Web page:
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Description This application is a divisional of U.S. patent application Ser. No. 10/664,792, entitled “Spur Mitigation Techniques” filed Sep. 16, 2003. 1. Field of the Invention The present invention relates to wireless local area networks (WLANs) and in particular to various techniques that ignore or cancel spurs, thereby improving receiver performance. 2. Discussion of the Related Art Wireless local area networks (WLANs) are becoming increasingly popular as communication networks. The IEEE 802.11 standards provide guidelines for the operation of devices operating in WLANs. To address multipath and other conditions, a wireless system can employ various techniques. One such technique is Orthogonal Frequency Division Multiplexing (OFDM). In an OFDM system, a signal can be split into multiple narrowband channels (called sub-channels) at different frequencies. For example, current 802.11a and 802.11g OFDM systems include 52 sub-channels. Thus, a transmitted signal could be represented by x In an attempt to restore orthogonality, the 1999 IEEE 802.11a standard provides that a transmitted data packet includes a preamble, which precedes the actual data. Note that all references to the 802.11a standard, which operates in the 5 GHz band, equally apply to the newer 802.11g standard, which operates in the 2.4 GHz band. Longs The 802.11a standard also provides that guard intervals (GIs) should be placed before longs and data. Specifically, a double guard interval (GI2) is placed before long symbols Shorts A difference between the frequency of the transmitter and receiver oscillators can adversely and significantly impact system performance. For example, if the receiver's clock is not aligned with the incoming data, then sampling of the received signal could be sub-optimal. Additionally, phase noise in the radio-frequency synthesizers in the transmitter or receiver can degrade performance. For this reason, “pilots”, also known signals (e.g. −1 and 1 in a pre-determined pattern) defined by the 802.11a standard, are provided on 4 of the 52 orthogonal sub-channels to track and correct the difference between clocks. For example, Moreover, when a signal is transmitted, the signal is modulated by the channel frequency, thereby improving its propagation properties in the channel. The modulation is based on the clock at the transmitter. Thus, at the receiver, the signal must be demodulated. This demodulation can result in some residual phase error, which can be represented by an offset Unfortunately, using only four sub-channels can be insufficient to compensate for phase slope and offset. For example, certain narrow tones, called “spurs” can corrupt the pilots provided on these four sub-channels, thereby distorting the phase slope and phase offset information derived from such pilots. The spurs can be generated by an oscillator and/or synthesizer provided in the receiver, as now described in reference to WLAN Receiver: Overview At this point, mixers Of importance, a reference oscillator Unfortunately, the frequency of reference oscillator For example, if the radio is to tune to 2.4 GHz, then synthesizer Of importance, a spur is mixed with a signal received by antenna In accordance with the present invention, various techniques can be used to mitigate the effects of spurs on a received signal. In general, these techniques work by either canceling or ignoring the spurs. These techniques can include, but are not limited to, filtering, interpolating, and masking. Exemplary techniques are now further described. A method of improving receiver performance by avoiding bad pilots is provided. To avoid bad pilots, a pilot mask can be used in the receiver. The pilot mask includes a set of flags, wherein the set of flags is associated with certain sub-channels. Advantageously, each flag in the set determines whether its associated sub-channel is usable for pilot tracking. Thus, if a spur coincides with or otherwise affects a sub-channel, then the pilot mask will not allow that sub-channel to be used for pilot tracking. In one embodiment, the set of flags includes 52 flags associated with 52 sub-channels. The pilot mask is usable for any data rate. A method of improving signal decoding in a receiver is also provided. In this method, each sub-channel can be designated either a good sub-channel or a bad sub-channel. Any otherwise good sub-channel including a spur can be converted to a bad sub-channel. The bits of a signal in a good channel can be weighted more than bits in a bad sub-channel. This weighting can also consider data rate information. The weighted information can be provided to a decoder. In one embodiment, a Viterbi mask implements the weighting and the decoder is a Viterbi decoder. A decoding circuit in a receiver is also provided. The decoding circuit can include a Viterbi decoder and a Viterbi mask in operative relation to the Viterbi decoder. Of importance, the Viterbi mask provides a weighted channel estimate for each sub-channel based on spur information. In one embodiment, the Viterbi mask provides the weighted channel estimate based on data rate information. A filter system for canceling a spur from a signal is also provided. This filter system can include first and second mixers, a low-pass filter, and an adder. The first mixer can be used to rotate the signal such that the spur frequency is at 0 frequency (i.e. DC). The low-pass filter performs its computation on that rotated signal to filter out everything but the spur. Note that the rotation by the first mixer generates a signal with 0 frequency offset, thereby allowing the low-pass filter to advantageously remove the non-spur components of the signal. The second mixer can be used for rotating the resulting filtered spur signal back to its original frequency. The adder can subtract the re-rotated signal from the original signal. In one embodiment, the low-pass filter can be implemented using a growing box filter. This growing box filter can include two accumulators. A first accumulator can provide a cumulative sum of samples. A second accumulator can provide a total sum of all samples to a current symbol. A method for canceling a spur from a signal is also provided. In this method, the signal can be rotated to generate a first rotated signal in which the spur frequency is at 0 frequency. A computation based on the first rotated signal can be performed to generate a filtered spur signal in which only the rotated spur signal remains. The filtered spur signal can be rotated back to its original frequency to generate a second rotated signal. At this point, the second rotated signal can be subtracted from the original signal. In one embodiment, performing the filtering computation can include setting a sample set size. A cumulative sum can be computed for the sample set over time. When the sample set size is reached, then the cumulative sum can be added to a total sum and the cumulative sum can be reset to zero. An estimated spur value can be computed by dividing the total sum by a total number of samples. This estimated spur value can be provided as the filtered signal. Periodically, the sample set size can be increased over time. In one embodiment, if the cumulative sum is denoted by cs[n] and the total sum is denoted by ts[n], then adding the cumulative sum to the total sum and resetting the cumulative sum to zero occurs when n is a power of 2. A method of improving a channel estimate for a received signal is also provided. In this method, a channel estimate for a plurality of sub-channels of the received signal can be determined. If a sub-channel includes a spur, then that sub-channel estimate is ignored. An average sub-channel estimate can be computed, wherein the average channel estimate is based on sub-channels adjacent the sub-channel with the spur. This average sub-channel estimate can be used as the sub-channel estimate for that sub-channel. A method for canceling a spur from a signal is also provided. In this method, the signal can be rotated to generate a first rotated signal in which the spur frequency is at 0 frequency. A computation can be performed based on the first rotated signal to generate a filtered spur signal in which only the rotated spur signal remains. The resulting filtered spur signal can be rotated back to its original frequency to generate a second rotated signal. In one embodiment, the self-correlation of the original signal can be computed to generate a modified signal. At this point, the second rotated signal can be subtracted from the modified signal. In another embodiment, the second rotated signal can be subtracted from the original signal to generate a modified signal. After subtracting, self-correlation of the modified signal can be computed. A filter system for canceling a spur from a signal is also provided. The filter system includes a first mixer, a low-pass filter, a self-correlation block, a second mixer, and a spur removal means. The low-pass filter receives an output of the first mixer which has rotated the original signal such that the spur frequency is at 0 frequency. The low-pass filter performs its computation to generate a filtered spur signal in which only the spur signal remains. The second mixer receives an output of the low-pass filter and rotates the filtered spur signal back to its original frequency. In one embodiment, the spur removal means receives the original signal and an output of the second mixer, whereas the self-correlation block receives the output of the spur removal means. In another embodiment, the self-correlation block performs its computation on the original signal and the spur removal means receives outputs of the self-correlation block, the first mixer, and the second mixer. Spurs can cause receiver performance degradation in various ways. For example, spurs can corrupt information in the received signal used for data decoding, signal detection, timing, and frequency offset. Multiple techniques, described below, can be used to mitigate the effects of spurs. These techniques can ignore and/or cancel the spurs. Pilot Mask One known pilot-tracking algorithm is discussed in U.S. patent application Ser. No. 10/263,415, entitled “Decision Feedback Channel Estimation and Pilot Tracking For OFDM Systems”, filed on Oct. 1, 2002, and incorporated by reference herein (now U.S. Pat. No. 7,039,004, which issued on May 2, 2006). In one embodiment, this pilot-tracking algorithm can use the four pilots on the pilot sub-channels as well as information from certain data sub-channels to compute frequency offset. For example, the 48 data sub-channels could be partitioned into 4 groups, wherein each group includes 12 sub-channels. The receiver could then select the sub-channel in each group having the maximum channel power. In this embodiment, the four pilots and the four pseudo-pilots (information from the selected data sub-channels) can be weighed by their channel estimates for calculating frequency offset. Unfortunately, pseudo-pilot sub-channels with spurs could be chosen based on their power and given a disproportionate weight due to such power. Therefore, spurs can severely degrade the performance of this pilot-tracking algorithm. In accordance with one embodiment of the invention, a pilot mask can be used to avoid bad pilots (including actual pilots and pseudo-pilots). For simplicity, a set of 52 flags can be provided for the 52 sub-channels. In this case, each flag will determine whether to use a particular sub-channel for pilot tracking. For example, if a spur (which has a known frequency) will coincide with a sub-channel, then the pilot mask will not allow that sub-channel to be used for pilot tracking (hence the pilot mask is considered a “hard” mask). Advantageously, because the performance of the pilot-tracking algorithm is relatively insensitive to how many sub-channels are masked, one pilot mask can generally be provided for all the data rates. Puncturing Using a Viterbi Mask As described in reference to To reflect sub-channel conditions in the Viterbi decoder, thereby improving signal decoding, the bits being transmitted in a “good” sub-channel can be weighted more than bits transmitted in a “bad” sub-channel. In accordance with one embodiment of the invention, a Viterbi mask can take into account spurs that occur within or affect predetermined sub-channels. In other words, even if sub-channel SB Including the effect of a spur in a sub-channel is called “puncturing”. A Viterbi mask indicates the amount of puncturing by providing a weighted value for each sub-channel. Because the Viterbi mask provides a weighting for each sub-channel it is considered a “soft” mask (in contrast to the “hard” pilot mask). In one embodiment, the weighting value can be set between 0 and 1 (e.g. 0≦weighting value≦1). The higher the weighting value, the less the spur affects that sub-channel. Thus, a weighting value of 1 indicates that the spur has effectively no effect on that sub-channel. In one embodiment, because puncturing has different impacts on different data rates, multiple sets of Viterbi masks can be provided. For example, puncturing logically affects a received signal having one bit per channel (a typical low data rate) less than a received signal having six bits per channel (a typical high data rate). However, the spurs tend to distort more sub-channels for low data rate signals than for high data rate signals. The soft Viterbi mask can effectively compute an appropriate weighting to be used for each sub-channel. For example, for bits of low data rate signals, the weightings provided in a Viterbi mask (for 7 sub-channels having a spur at the 4 Providing weighting in a Viterbi decoder based on only channel estimation information is described in U.S. patent application Ser. No. 09/816,810, entitled “Decoding System and Method for Digital Communications”, which was filed on Mar. 24, 2000 by Atheros Communications, Inc., and is incorporated by reference herein (now U.S. Pat. No. 7,173,972, which issued on Feb. 6, 2007). Spur Filtering for Data In accordance with one embodiment of the invention, the receiver can estimate the spur and cancel it out. This technique can be particularly useful with high data rates, wherein spurs can undesirably distort significant numbers of encoded bits in the received signal. To illustrate how low-pass filter At this point, the received signal can be rotated such that the spur frequency is at 0 frequency (i.e. at DC). This rotation, which can be performed by mixer Low-pass filter This filtered signal is then rotated in the opposite direction by mixer Of importance, low-pass filter Therefore, in accordance with one embodiment of the invention, a growing box filter, which is a form of a low-pass filter, can be used.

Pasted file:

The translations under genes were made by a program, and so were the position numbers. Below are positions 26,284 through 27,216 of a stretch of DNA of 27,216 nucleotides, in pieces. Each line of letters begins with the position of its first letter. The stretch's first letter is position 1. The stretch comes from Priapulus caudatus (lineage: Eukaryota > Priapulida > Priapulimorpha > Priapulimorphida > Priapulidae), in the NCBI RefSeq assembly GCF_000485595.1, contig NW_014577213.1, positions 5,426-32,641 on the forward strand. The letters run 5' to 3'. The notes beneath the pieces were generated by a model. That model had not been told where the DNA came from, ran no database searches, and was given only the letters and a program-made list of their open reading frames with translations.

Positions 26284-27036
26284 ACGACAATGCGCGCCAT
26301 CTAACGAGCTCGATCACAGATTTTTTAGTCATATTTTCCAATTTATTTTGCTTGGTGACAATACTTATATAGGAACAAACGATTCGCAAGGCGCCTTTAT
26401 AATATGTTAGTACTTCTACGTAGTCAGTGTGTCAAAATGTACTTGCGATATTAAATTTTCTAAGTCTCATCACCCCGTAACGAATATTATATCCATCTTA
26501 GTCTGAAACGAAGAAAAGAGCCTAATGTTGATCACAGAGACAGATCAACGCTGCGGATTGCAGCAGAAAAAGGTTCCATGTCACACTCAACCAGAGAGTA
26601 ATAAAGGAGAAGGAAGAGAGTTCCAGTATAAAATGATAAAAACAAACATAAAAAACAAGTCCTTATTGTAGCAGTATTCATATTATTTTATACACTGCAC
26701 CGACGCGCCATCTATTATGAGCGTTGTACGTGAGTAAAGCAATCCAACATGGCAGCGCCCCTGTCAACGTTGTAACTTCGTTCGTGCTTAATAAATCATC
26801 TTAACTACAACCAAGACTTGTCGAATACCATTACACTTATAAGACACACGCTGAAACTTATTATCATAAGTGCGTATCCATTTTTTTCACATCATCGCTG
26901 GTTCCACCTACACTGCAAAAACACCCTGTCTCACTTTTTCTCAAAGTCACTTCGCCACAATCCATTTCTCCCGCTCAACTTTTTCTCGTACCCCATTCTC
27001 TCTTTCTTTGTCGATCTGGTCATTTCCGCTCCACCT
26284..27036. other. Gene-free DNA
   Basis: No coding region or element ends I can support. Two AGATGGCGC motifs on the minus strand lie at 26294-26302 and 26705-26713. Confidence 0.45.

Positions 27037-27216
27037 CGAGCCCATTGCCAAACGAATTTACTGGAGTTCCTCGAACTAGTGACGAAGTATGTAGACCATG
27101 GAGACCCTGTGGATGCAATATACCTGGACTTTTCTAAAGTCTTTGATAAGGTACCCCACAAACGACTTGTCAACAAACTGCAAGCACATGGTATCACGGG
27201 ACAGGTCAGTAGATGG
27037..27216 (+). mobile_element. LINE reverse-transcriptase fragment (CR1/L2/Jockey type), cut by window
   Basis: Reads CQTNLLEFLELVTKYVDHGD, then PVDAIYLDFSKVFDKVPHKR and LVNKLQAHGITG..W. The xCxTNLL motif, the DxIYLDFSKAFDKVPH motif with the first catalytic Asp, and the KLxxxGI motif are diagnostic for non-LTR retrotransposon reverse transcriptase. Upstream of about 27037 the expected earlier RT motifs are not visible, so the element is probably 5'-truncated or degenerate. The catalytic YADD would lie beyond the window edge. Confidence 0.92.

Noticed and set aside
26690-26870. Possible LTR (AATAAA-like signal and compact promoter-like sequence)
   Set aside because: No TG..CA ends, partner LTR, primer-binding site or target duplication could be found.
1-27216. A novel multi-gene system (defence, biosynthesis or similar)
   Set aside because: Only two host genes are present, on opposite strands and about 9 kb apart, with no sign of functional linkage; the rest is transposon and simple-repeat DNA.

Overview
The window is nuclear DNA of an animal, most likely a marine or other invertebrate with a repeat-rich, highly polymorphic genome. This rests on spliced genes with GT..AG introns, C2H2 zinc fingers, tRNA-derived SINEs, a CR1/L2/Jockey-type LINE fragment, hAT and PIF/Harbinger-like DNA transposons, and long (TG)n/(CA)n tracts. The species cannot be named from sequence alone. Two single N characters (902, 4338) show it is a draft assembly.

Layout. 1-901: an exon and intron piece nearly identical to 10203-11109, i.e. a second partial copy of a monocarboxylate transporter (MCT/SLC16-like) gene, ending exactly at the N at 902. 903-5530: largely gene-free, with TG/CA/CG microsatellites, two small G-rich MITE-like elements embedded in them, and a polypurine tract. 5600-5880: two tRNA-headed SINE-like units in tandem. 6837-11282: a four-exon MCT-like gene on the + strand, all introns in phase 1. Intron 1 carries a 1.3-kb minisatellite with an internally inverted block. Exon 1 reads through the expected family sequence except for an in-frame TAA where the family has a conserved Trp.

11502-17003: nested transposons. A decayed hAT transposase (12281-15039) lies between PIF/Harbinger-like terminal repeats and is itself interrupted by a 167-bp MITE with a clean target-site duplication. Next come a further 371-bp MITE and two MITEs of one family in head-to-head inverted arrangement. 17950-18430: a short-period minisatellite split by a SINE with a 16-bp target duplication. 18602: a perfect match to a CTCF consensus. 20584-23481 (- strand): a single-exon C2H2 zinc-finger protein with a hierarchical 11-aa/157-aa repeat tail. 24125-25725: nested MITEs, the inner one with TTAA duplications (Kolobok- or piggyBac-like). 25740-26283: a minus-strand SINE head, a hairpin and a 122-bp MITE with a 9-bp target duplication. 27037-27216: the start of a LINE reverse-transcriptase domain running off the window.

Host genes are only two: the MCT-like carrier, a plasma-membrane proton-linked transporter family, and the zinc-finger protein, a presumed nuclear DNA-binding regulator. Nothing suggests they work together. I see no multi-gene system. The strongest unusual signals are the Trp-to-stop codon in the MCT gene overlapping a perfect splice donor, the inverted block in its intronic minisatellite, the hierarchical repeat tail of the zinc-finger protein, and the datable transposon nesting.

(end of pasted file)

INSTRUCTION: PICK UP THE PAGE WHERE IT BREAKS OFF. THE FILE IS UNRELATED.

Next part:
Note that mixers Growing box filter As appreciated from the above-described embodiment, because latency and accuracy generally have an inverse relationship (i.e. the shorter the latency, the less accurate the result), the growing box filter can initially be sized small and then quickly increased in size to improve accuracy. In one embodiment, a maximum growing box filter length can be set to limit the latency of the filtering operation. In another embodiment, the filter length can be increased until spur estimate In accordance with one feature of the invention and referring to Define lf(n)≡2 Suppose m